00:23:08:12 - 00:23:11:09

So let me start with the telescopes,

because in fact,

00:23:11:09 - 00:23:14:23

the University of California

owns the largest telescope in the world.

00:23:14:23 - 00:23:20:00

And in fact, this has attracted

roughly 25% of the search

00:23:20:00 - 00:23:23:16

active faculty in the United States,

the University of California system.

00:23:23:16 - 00:23:26:28

So you see, it's incredibly powerful

00:23:27:00 - 00:23:29:23

world leading location for astronomy

00:23:29:23 - 00:23:33:04

thanks to the telescope and our position

00:23:33:04 - 00:23:37:15

in having the largest scope

the world has been at for 100 years.

00:23:37:17 - 00:23:40:11

So there's been a progression

through three

00:23:40:11 - 00:23:43:15

major telescopes,

the first of which was U.S.

00:23:43:15 - 00:23:45:06

only, but system wide.

00:23:45:06 - 00:23:48:16

The next one

brought us to California wide.

00:23:48:18 - 00:23:52:00

So it was a U.S. Caltech collaboration.

00:23:52:03 - 00:23:54:16

And today we're working on a telescope

that.

00:23:54:16 - 00:23:57:16

Is global tech.

00:23:57:18 - 00:23:59:02

China and India.

00:23:59:02 - 00:24:02:02

So that's a really interesting global

00:24:02:09 - 00:24:03:18

facility.

00:24:03:18 - 00:24:08:20

Um, let me before I go into the global

aspects of the big telescope,

00:24:08:25 - 00:24:12:17

be situate UCLA,

because in fact Santa Cruz

00:24:12:17 - 00:24:15:25

is the headquarters

for that system wide investment.

00:24:15:27 - 00:24:19:11

And as these telescopes work, ways

00:24:19:11 - 00:24:22:17

in which you keep them at the forefront

is to really pay attention to what's

00:24:22:19 - 00:24:26:21

happening in terms of instrumentation

that you can put on the backend.

00:24:26:23 - 00:24:29:17

So Santa Cruz is very good

at optical astronomy.

00:24:29:17 - 00:24:33:21

So what your idea and what UCLA recognized

00:24:33:23 - 00:24:37:12

when it came online 30 years ago

00:24:37:15 - 00:24:42:09

is that there was this new technology

that was likely to take over

00:24:42:11 - 00:24:46:05

the forefront of telescope technology,

which is the infrared.

00:24:46:07 - 00:24:47:20

And if you've been paying attention

00:24:47:20 - 00:24:51:13

to the James Webb space Telescope,

that is an infrared telescope.

00:24:51:13 - 00:24:56:29

But 30 years ago, infrared

detectors was just an emerging technology.

00:24:57:05 - 00:25:00:08

And UCLA recognized that

00:25:00:10 - 00:25:01:28

the aerospace industry here

00:25:01:28 - 00:25:05:14

really drives a lot of the development

of infrared detectors.

00:25:05:14 - 00:25:10:14

So committed to hiring a lot of faculty

in this arena of infrared astronomy

00:25:10:14 - 00:25:15:28

and astrophysics and by doing so,

really put UCLA on the map.

00:25:16:00 - 00:25:18:17

So that's why this program

00:25:18:17 - 00:25:21:17

that I run was able to get off the ground.

00:25:21:18 - 00:25:25:00

UCLA's investment in these technologies.

00:25:25:00 - 00:25:26:06

And I was interested

00:25:26:06 - 00:25:29:22

with my group of developing new ways

of using these telescopes.

00:25:29:22 - 00:25:33:24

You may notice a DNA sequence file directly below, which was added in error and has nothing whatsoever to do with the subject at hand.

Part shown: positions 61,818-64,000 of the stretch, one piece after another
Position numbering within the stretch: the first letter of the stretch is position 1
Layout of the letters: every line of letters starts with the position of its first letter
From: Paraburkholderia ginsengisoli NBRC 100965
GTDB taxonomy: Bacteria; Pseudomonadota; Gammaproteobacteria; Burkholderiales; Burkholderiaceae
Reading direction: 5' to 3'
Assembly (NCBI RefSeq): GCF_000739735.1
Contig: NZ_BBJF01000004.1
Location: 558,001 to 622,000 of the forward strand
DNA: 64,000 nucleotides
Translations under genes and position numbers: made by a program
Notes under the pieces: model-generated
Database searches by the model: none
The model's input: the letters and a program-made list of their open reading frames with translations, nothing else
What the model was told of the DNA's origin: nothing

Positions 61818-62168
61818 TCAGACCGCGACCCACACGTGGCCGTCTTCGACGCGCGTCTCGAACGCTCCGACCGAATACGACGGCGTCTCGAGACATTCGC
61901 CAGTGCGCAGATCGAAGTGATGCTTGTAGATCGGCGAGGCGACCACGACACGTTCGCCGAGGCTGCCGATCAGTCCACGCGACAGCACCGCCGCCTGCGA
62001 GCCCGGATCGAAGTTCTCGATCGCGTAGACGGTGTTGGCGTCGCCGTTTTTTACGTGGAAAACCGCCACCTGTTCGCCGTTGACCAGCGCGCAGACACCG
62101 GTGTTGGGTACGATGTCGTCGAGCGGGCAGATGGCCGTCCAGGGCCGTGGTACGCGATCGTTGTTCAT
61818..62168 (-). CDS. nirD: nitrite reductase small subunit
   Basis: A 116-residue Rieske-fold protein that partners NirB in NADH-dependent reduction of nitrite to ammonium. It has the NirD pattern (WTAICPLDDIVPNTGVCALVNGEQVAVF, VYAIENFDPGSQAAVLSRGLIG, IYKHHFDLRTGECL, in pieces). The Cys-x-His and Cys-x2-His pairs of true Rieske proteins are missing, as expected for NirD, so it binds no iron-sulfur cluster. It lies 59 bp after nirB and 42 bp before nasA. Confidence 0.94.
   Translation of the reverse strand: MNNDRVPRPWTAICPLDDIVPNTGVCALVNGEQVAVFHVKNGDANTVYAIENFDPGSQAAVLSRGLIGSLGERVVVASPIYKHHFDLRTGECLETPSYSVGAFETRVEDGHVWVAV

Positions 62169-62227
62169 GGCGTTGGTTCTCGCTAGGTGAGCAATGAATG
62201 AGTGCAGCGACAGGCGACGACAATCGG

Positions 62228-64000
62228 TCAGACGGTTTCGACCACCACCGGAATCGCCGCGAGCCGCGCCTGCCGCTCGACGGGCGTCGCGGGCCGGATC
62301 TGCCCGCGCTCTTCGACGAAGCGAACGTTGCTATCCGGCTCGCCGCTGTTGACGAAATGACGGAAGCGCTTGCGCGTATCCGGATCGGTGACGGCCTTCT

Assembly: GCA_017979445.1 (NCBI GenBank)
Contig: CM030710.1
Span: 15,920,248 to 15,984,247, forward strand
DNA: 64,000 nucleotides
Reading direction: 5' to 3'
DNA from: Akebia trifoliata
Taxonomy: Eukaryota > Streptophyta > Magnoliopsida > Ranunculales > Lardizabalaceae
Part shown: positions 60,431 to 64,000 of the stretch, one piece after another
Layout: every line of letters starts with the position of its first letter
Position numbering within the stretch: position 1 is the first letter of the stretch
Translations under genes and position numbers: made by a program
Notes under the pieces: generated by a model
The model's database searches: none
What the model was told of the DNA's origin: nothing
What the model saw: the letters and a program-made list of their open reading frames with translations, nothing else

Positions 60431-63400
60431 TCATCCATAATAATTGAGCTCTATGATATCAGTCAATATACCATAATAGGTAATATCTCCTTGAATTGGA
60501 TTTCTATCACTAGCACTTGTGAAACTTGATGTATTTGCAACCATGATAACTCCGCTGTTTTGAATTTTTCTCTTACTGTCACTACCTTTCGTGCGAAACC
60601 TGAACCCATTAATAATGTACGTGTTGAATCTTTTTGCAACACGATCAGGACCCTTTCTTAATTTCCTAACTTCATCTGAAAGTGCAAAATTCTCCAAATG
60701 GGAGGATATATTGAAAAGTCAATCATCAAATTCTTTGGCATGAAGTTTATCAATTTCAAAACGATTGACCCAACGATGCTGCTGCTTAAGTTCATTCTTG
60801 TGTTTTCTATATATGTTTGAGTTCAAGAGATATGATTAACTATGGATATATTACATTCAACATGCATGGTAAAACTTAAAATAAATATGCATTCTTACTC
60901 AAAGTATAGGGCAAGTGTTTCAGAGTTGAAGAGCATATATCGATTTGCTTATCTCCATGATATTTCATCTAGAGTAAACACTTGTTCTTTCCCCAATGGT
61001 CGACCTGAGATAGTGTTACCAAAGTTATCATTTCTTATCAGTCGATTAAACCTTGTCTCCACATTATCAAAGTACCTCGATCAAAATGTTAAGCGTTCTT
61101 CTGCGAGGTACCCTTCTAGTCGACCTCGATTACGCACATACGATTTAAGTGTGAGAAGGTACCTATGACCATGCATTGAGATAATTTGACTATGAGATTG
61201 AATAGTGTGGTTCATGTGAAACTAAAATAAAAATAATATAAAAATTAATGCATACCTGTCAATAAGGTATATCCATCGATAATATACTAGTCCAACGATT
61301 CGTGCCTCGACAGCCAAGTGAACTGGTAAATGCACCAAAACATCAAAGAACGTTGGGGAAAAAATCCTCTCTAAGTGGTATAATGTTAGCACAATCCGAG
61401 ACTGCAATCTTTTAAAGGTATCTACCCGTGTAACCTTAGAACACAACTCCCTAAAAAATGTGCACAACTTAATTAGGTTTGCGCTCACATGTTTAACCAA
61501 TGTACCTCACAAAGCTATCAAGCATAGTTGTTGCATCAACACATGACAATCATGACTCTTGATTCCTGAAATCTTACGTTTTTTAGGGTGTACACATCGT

And of course, when you develop

new tools that spread throughout

00:25:33:27 - 00:25:37:06

both local and global,

00:25:37:08 - 00:25:40:29

this is a program

I think is indeed already mentioned.

00:25:40:29 - 00:25:43:29

It's all about the supermassive black

hole in the galaxy.

00:25:44:05 - 00:25:49:18

But what people don't probably underscore,

recognize or know is that

00:25:49:18 - 00:25:53:11

this is a program that was rejected

when we were first proposed it

00:25:53:11 - 00:25:57:06

both from a telescope resource

and a financial resource.

00:25:57:09 - 00:26:02:21

And what I truly appreciate

is UCLA belief in this project.

00:26:02:21 - 00:26:07:12

The risk that they took actually

in hiring me right at the get go,

00:26:07:14 - 00:26:10:09

it was really young,

00:26:10:09 - 00:26:15:20

but also just having the determination

to make this project work.

00:26:15:22 - 00:26:19:06

And of course that has enabled

this project to go from a very small

00:26:19:06 - 00:26:25:18

three year

vision to a 30 year Nobel Prize winning

00:26:25:21 - 00:26:26:06

endeavor.

00:26:26:06 - 00:26:31:28

And the thing I want to add about this

is that this recognition for the group

00:26:32:01 - 00:26:36:16

may that this prize makes me

the fourth woman to ever win

00:26:36:16 - 00:26:41:09

the Nobel Prize in physics,

raising that percentage to 2%.

00:26:41:12 - 00:26:44:25

And I think this is one of the ways

in which

00:26:44:28 - 00:26:47:21

UCLA really shines in terms of both

the local

00:26:47:21 - 00:26:51:13

and the global is investing

in a diverse leader.

00:26:51:16 - 00:26:55:25

And of course, that's important,

but locally to our students

00:26:55:27 - 00:27:00:05

as well as globally, to create that next

generation of diverse leaders,

00:27:00:08 - 00:27:03:24

I hope that that percentage

would increase very quickly.

00:27:03:27 - 00:27:07:14

It's a lot of room to grow.

00:27:07:16 - 00:27:08:12

I know that.

00:27:08:12 - 00:27:11:11

Of course, you know,

I think you discovered

00:27:11:11 - 00:27:12:27

that discovery was done independently,

00:27:12:27 - 00:27:17:06

but I'm sure you work with collaborators

all over the world.

00:27:17:09 - 00:27:18:00

Yeah.

00:27:18:00 - 00:27:22:07

So as this collaboration has grown

from a group of three,

00:27:22:10 - 00:27:26:13

a core group of 25

and the collaboration network of 100,

00:27:26:15 - 00:27:31:22

it is definitely collaboration

that that's worldwide.

00:27:31:24 - 00:27:32:16

Absolutely.

00:27:32:16 - 00:27:35:12